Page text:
MAJOR, JAMES PATRICK
MAJOR, JAMES PATRICK (1836–1877). James Patrick Major, Confederate army officer, was born on May 14, 1836, in Fayette, Missouri, the son of Samuel Collier Major. He was appointed to the United States Military Academy at West Point on July 21, 1852, and graduated twenty-third in the class of 1856. He was brevetted a second lieutenant in the First United States Cavalry on July 1, 1856, and served for a year at Carlisle Barracks, Pennsylvania. On December 1 he was promoted to second lieutenant in Company K of the Second United States Cavalry and was sent for duty to the Texas frontier. There, on October 1, 1858, he was said to have personally killed three of Chief Buffalo Hump's warriors, including the subchief Mohee, during Earl Van Dorn's victory over the Comanches at the battle of Wichita Village. He was commended for his "conspicuous gallantry" in orders from army headquarters. On April 23, 1859, he married Eliza Chalmers, daughter of John G. Chalmers and a sister-in-law of Thomas Green. The couple had one child, a daughter. By a second marriage, to Mrs. Emily Schiff in 1871, Major became the brother-in-law of Gen. Paul O. Hébert. Their only child died in infancy.
Major resigned from the United States Army on March 21, 1861, and offered his services to the Confederate States Army. After working on the staffs of David E. Twiggs and Earl Van Dorn, Major was made lieutenant colonel of a regiment of the Missouri State Guard and fought at the battle of Wilson's Creek, Missouri. As acting commander of Van Dorn's artillery, he helped repulse a federal attack on Vicksburg, Mississippi, in 1862. After transfer to the trans-Mississippi theater, on the recommendation of Gen. Richard Taylor Major was promoted to brigadier general to rank from July 21, 1863. After commanding the defenses of Galveston for several months, he played a key role in the repulse of Nathaniel P. Banks's Red River campaign of 1864; Major commanded one of Green's two cavalry divisions. Thereafter he was assigned to the command of a brigade in John A. Wharton's cavalry division in Louisiana. As he was signing himself as major general at the end of the war, Major was apparently promoted to command of the division at the time of Wharton's death in April 1865 and was among those officers "assigned to duty" at a higher rank by Gen. Edmund Kirby Smith, whose promotions could not be confirmed by the Confederate Congress because of the breakdown in communications between Texas and Richmond, Virginia. After being paroled at New Iberia, Louisiana, on June 11, 1865, Major went to France for a time and then moved to Louisiana and became a planter. He later returned to Texas. He died in Austin on May 8, 1877, and is buried in the tomb of his father-in-law, John Andrews, in Donaldsonville, Louisiana.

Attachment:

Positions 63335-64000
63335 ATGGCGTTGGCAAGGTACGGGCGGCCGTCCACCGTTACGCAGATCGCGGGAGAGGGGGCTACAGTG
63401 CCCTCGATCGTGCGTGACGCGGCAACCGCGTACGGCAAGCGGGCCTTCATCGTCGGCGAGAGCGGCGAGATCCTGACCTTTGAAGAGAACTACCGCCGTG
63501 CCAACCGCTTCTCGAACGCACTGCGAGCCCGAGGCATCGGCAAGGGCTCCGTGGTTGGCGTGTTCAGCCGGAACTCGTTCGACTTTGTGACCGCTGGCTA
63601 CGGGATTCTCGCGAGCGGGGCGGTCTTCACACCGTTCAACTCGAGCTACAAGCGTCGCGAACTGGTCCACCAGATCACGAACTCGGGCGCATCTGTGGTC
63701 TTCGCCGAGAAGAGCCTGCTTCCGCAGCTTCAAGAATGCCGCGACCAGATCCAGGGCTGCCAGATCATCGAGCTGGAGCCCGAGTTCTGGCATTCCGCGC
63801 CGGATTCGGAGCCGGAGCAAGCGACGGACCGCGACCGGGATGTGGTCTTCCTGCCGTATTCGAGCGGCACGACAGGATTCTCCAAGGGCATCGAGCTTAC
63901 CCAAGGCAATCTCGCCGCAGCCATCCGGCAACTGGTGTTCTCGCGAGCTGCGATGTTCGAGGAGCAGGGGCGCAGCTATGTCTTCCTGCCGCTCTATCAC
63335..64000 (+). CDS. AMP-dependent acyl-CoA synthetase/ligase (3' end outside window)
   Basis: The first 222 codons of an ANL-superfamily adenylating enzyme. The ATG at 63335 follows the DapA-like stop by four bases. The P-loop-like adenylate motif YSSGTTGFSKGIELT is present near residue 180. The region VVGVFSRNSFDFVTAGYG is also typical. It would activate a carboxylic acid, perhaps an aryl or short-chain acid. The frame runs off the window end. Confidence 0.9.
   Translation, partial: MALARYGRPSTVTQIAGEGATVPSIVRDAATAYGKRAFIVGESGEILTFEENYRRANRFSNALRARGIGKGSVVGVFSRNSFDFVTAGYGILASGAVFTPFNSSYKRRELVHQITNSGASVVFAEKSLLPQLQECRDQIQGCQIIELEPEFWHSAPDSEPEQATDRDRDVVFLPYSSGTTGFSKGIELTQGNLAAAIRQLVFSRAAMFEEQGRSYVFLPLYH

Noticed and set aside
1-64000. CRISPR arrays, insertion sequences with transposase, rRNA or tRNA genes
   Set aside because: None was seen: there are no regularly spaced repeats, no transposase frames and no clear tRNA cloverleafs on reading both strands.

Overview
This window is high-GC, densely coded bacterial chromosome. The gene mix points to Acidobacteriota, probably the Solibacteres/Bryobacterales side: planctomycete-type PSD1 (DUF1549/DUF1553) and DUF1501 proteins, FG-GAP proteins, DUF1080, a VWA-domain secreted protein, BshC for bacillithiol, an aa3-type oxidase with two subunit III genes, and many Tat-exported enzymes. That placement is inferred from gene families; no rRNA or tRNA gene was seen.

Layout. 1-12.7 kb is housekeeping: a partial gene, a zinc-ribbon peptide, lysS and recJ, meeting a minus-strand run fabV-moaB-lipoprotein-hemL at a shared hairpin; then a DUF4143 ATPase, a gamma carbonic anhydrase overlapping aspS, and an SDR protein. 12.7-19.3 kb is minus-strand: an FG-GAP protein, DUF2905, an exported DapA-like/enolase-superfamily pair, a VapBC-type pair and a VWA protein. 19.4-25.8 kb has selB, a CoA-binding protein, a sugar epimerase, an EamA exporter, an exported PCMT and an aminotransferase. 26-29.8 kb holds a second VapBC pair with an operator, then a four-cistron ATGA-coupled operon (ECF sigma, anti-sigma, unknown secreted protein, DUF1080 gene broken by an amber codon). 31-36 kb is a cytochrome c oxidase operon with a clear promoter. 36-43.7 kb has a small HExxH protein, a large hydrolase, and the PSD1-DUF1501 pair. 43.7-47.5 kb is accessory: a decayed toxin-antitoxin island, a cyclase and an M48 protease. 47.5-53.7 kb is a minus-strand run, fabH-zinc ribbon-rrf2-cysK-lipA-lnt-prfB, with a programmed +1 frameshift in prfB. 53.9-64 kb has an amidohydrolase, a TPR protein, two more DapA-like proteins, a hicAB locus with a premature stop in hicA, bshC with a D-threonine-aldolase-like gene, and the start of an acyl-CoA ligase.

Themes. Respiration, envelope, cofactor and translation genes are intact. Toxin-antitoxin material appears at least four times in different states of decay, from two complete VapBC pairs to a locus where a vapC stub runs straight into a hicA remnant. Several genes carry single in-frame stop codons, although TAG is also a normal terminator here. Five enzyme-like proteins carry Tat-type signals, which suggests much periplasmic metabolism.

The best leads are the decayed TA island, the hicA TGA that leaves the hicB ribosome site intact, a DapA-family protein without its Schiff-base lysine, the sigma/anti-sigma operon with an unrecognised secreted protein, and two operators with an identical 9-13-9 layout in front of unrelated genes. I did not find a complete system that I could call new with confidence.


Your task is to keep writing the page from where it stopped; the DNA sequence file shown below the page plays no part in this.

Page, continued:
Austin Daily Democratic Statesman, May 9, 1877. Austin Tri Weekly State Gazette, September 21, 1868. Joseph P. Blessington, Campaigns of Walker's Texas Division (New York: Lange, Little, 1875; rpt., Austin: Pemberton Press, 1968). George W. Cullum, Biographical Register of the Officers and Graduates of the U.S. Military Academy at West Point, New York (8 vols., New York [etc.]: D. Van Nostrand [etc.], 1868–1940). Clement Anselm Evans, ed., Confederate Military History (Atlanta: Confederate Publishing, 1899; extended ed., Wilmington, North Carolina: Broadfoot, 1987–89). The War of the Rebellion: A Compilation of the Official Records of the Union and Confederate Armies. Ezra J. Warner, Generals in Gray (Baton Rouge: Louisiana State University Press, 1959).
The following, adapted from the Chicago Manual of Style, 15th edition, is the preferred citation for this article.Thomas W. Cutrer, "MAJOR, JAMES PATRICK," Handbook of Texas Online (http://www.tshaonline.org/handbook/online/articles/fma19), accessed October 10, 2015. Uploaded on June 15, 2010. Modified on March 2, 2011. Published by the Texas State Historical Association.